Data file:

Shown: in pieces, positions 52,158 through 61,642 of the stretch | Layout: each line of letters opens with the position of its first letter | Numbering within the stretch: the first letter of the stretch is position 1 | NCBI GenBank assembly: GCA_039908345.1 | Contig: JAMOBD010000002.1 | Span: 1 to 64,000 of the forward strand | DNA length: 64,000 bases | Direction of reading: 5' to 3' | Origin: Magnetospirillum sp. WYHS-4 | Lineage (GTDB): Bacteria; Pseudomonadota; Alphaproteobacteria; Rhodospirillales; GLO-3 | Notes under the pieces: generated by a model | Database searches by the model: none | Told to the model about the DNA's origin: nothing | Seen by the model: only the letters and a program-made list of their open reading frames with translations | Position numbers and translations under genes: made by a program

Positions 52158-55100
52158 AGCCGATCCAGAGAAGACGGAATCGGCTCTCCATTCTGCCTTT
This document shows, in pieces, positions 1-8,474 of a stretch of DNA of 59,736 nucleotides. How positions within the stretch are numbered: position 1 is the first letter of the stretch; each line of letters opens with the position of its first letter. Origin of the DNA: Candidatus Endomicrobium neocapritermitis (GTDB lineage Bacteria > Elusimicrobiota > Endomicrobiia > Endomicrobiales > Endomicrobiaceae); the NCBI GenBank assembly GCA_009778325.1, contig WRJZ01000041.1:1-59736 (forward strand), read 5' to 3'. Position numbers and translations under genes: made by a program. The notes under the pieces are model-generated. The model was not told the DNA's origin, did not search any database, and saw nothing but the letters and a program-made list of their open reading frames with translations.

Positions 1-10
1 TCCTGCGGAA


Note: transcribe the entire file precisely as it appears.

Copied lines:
Shown: in pieces, positions 52,158 through 61,642 of the stretch | Layout: each line of letters opens with the position of its first letter | Numbering within the stretch: the first letter of the stretch is position 1 | NCBI GenBank assembly: GCA_039908345.1 | Contig: JAMOBD010000002.1 | Span: 1 to 64,000 of the forward strand | DNA length: 64,000 bases | Direction of reading: 5' to 3' | Origin: Magnetospirillum sp. WYHS-4 | Lineage (GTDB): Bacteria; Pseudomonadota; Alphaproteobacteria; Rhodospirillales; GLO-3 | Notes under the pieces: generated by a model | Database searches by the model: none | Told to the model about the DNA's origin: nothing | Seen by the model: only the letters and a program-made list of their open reading frames with translations | Position numbers and translations under genes: made by a program

Positions 52158-55100
52158 AGCCGATCCAGAGAAGACGGAATCGGCTCTCCATTCTGCCTTT
This document shows, in pieces, positions 1-8,474 of a stretch of DNA of 59,736 nucleotides. How positions within the stretch are numbered: position 1 is the first letter of the stretch; each line of letters opens with the position of its first letter. Origin of the DNA: Candidatus Endomicrobium neocapritermitis (GTDB lineage Bacteria > Elusimicrobiota > Endomicrobiia > Endomicrobiales > Endomicrobiaceae); the NCBI GenBank assembly GCA_009778325.1, contig WRJZ01000041.1:1-59736 (forward strand), read 5' to 3'. Position numbers and translations under genes: made by a program. The notes under the pieces are model-generated. The model was not told the DNA's origin, did not search any database, and saw nothing but the letters and a program-made list of their open reading frames with translations.

Positions 1-10
1 TCCTGCGGAA